Today is my third and final day at the Nonprofit Technology Conference (NTC), an annual conference hosted by Nonprofit Technology Network (NTEN). It’s being hosted in San Francisco this year, and someone recommended that I attend, so the stars were aligned. And let me tell you – it’s awesome!! I signed up for the conference thinking it would be good for me to be connected to the latest and greatest ideas in technology, as I work with my work’s donor database and other online platforms. Little did I know that the conference wouldn’t just show me techie tools, but instead lead me to evaluate the role technology plays in our organization and how it can have a role in furthering our mission… or any nonprofit activity, for that matter!

Beyond the nonprofit organization aspect, these past couple of days have reminded me of the importance of technology in general. We all know that technology is important because of the computers on our desk. But I’m here to bring a different perspective to the table – that of a busy millennial.

Here are a few of the reasons technology is important to me.

  • It helps me refine my voice. As I’ve mentioned before, blogging has really helped me develop my thoughts regarding the nonprofit sector, millennial issues, and so much more. But beyond that, having an online presence has given me a new part of my identity to craft. I have spent most of the breakout sessions I’ve participated in at NTC live tweeting the content (check out mytimeline here to read some of the great stuff I’ve been learning). This is reinforcing the ideas I’m learning and helps solidify them in my mind, and gives me ownership of the content I agree on. It’s now a part of me, which I love.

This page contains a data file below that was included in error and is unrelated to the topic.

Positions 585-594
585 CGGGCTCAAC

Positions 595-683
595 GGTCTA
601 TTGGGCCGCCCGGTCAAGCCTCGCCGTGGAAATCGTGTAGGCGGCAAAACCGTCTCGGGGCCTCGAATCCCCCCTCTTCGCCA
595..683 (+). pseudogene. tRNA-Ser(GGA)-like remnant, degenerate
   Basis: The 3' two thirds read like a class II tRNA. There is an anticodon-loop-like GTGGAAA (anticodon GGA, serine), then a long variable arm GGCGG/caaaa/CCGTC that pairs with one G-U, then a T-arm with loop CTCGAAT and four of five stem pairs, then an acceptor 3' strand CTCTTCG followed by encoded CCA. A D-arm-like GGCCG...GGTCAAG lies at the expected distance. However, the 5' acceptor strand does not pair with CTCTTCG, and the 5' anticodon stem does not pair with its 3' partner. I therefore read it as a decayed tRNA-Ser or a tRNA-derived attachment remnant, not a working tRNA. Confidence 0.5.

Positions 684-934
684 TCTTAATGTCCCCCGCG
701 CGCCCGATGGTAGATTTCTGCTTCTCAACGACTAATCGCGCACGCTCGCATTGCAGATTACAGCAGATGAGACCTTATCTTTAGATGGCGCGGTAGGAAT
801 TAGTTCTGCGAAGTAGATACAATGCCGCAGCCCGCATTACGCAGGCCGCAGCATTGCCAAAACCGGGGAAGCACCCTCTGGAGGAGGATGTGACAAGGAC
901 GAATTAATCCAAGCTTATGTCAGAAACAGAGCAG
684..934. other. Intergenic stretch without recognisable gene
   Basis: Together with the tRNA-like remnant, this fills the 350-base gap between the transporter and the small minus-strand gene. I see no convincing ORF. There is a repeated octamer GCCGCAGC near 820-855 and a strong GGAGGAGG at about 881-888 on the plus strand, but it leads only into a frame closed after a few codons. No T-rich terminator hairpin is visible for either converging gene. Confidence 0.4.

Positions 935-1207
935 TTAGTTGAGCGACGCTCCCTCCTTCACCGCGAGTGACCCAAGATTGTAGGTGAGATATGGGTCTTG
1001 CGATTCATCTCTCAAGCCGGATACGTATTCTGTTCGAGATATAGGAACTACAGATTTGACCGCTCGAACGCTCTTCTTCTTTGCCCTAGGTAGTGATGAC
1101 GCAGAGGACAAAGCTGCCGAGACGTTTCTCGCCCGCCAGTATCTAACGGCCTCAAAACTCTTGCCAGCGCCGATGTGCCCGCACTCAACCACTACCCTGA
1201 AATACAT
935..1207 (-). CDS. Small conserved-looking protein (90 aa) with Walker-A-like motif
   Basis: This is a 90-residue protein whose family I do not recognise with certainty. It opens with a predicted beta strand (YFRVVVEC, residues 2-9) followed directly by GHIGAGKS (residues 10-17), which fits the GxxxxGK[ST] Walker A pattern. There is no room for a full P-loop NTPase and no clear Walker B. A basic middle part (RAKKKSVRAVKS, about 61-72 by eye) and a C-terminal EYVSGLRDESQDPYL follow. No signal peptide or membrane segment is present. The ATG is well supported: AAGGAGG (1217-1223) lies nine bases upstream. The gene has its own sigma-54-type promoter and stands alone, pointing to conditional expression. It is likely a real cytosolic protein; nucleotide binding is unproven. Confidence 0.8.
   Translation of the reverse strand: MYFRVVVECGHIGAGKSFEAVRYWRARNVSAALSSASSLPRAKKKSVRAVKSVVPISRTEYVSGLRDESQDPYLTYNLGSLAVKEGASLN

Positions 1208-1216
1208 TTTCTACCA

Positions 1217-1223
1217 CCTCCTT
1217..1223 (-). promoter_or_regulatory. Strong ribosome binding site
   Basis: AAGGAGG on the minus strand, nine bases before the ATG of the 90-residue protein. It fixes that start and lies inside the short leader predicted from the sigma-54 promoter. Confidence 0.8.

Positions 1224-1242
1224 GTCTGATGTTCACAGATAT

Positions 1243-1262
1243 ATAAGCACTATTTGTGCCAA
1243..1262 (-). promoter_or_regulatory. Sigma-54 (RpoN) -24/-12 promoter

• The things I need are anywhere I need them (with Wifi, of course). Being a busy millennial, I try to minimize my time doing extraneous activities. Organizing is one of those things. Don’t get me wrong, I love me some list making, but that takes time, and I don’t have a lot of that. Technology has allowed for sharing, collaborating, and housing documents in the cloud, so that I don’t have to worry about putting things on a flash drive or – gasp – a CD. It’s all at my fingertips.
  • It’s green. Remember the days of paper planners? CDs, tapes, and even DVDs? Address books (OK I still need to transition my old one)? At the NTC there is a QR code for each session’s evaluation. No more stacks of paper and trash. Same for the paperwork I need – I don’t have extra things to keep track of. Technology is doing some amazing things to green our world, and for that, we should be thankful.

I must say that after experiencing the NTC I am hooked and really hope I can continue to go each year. I highly recommend it to you, too! Look into a membership for NTEN – it’s very affordable for students, including Masters students – and join! It’s an amazing resource, and it’s not just for IT staff!